The Unspoken Truth About Teenage Mental Health Issues In Ghana

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A creative depiction of Mental Health

This article was submitted by Jemima Efua Amoafo-Gaisie from the University of Ghana

So I’ve come to realize that a lot of people do not take their mental health seriously, and I’m pretty sure some don’t even see it as something that matters.

I actually asked my mum what she thought about it and she described it “as an issue for insane people”.

Mental health and insanity are totally different things and that’s what I’m going to explain first.

According to the People’s Law Dictionary by Gerald and Kathleen Hill, insanity is a “mental illness of such a severe nature that a person cannot distinguish fantasy from reality”.

The Oxford Dictionary states that mental health “ is a person’s condition with regard to their psychological and emotional well-being”.

So clearly as we can see they’re both different. So basically, mental health issues are general terms for a group of illnesses that impact how we feel, and behave.

As teenagers, we go through different situations that take a toll on us; it can be school work, personal relationships, family issues, and many others.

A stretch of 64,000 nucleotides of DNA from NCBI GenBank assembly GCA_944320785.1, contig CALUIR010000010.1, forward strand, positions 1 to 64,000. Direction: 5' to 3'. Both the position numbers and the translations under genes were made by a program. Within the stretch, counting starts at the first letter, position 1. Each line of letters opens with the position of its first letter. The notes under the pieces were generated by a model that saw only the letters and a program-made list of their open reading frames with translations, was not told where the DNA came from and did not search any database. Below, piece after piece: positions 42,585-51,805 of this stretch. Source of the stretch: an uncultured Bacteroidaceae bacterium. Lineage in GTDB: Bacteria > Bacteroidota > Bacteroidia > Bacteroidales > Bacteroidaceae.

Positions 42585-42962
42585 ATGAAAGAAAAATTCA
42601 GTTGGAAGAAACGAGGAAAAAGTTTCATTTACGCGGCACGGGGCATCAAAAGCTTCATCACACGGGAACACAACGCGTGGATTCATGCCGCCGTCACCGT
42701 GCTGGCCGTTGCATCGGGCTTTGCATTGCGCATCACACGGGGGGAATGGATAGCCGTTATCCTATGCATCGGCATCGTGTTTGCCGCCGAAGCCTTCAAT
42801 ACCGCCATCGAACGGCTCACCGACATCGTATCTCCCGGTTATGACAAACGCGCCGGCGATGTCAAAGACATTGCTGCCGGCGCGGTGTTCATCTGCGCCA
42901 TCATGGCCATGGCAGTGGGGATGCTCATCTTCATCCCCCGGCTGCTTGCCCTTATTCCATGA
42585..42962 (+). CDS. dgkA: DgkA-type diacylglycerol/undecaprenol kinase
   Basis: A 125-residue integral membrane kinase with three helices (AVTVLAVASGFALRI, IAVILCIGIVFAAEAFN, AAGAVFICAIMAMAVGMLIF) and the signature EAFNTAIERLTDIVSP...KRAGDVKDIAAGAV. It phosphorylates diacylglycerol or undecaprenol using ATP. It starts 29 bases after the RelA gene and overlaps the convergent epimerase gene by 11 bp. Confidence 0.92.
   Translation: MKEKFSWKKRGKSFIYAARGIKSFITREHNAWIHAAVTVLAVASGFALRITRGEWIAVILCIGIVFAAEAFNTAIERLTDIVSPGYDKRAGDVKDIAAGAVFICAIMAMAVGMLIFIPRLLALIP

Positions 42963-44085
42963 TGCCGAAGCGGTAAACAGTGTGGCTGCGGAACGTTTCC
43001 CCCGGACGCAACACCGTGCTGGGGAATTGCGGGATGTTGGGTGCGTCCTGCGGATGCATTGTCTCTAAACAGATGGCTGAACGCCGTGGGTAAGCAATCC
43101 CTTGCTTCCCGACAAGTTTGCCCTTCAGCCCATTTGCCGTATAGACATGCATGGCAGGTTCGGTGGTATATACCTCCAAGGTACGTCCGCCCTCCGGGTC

I, for one, when I go through these tiring issues, my parents or any adult I know of are the last people who come to mind to vent off all the stress in my head. Who do I go to? – My friends.

We all have friends we tell our problems and secrets too. That’s just how it is for most teenagers; to share their problems with their age groups.

Some problems in relationships, school and family really take a toll on most teenagers and when they do not talk about it they keep it bottled up, and little by little, they have depression, eating disorders, anxiety attacks paranoia, and have problems socializing. All these are
symptoms of mental health illnesses.

As I continued reading on mental health issues on the internet, I personally got to the realization that I relate to most of the points I was reading on, and I know I’m not the only one.

Now what we have to do as Ghanaians is to not shy away from it. Mental health issues and illnesses are real, and actual people go through it with no one to talk to probably because of the fear of being stigmatized.

We need real help from professionals who can actually relate to teenagers in such a way that it brings actual improvements.

We fail to forget in Ghana, that in the next ten to fifteen years, we, the present teenagers of now, are going to be taking roles in the government, hospitals, media, research, etc.

Do we really want a working force of sound mind and body or a working force of bottled up depression, anxiety and paranoia running this country? Let’s think about that as we go through our daily lives.

This article was submitted by Jemima Efua Amoafo-Gaisie from the University of Ghana

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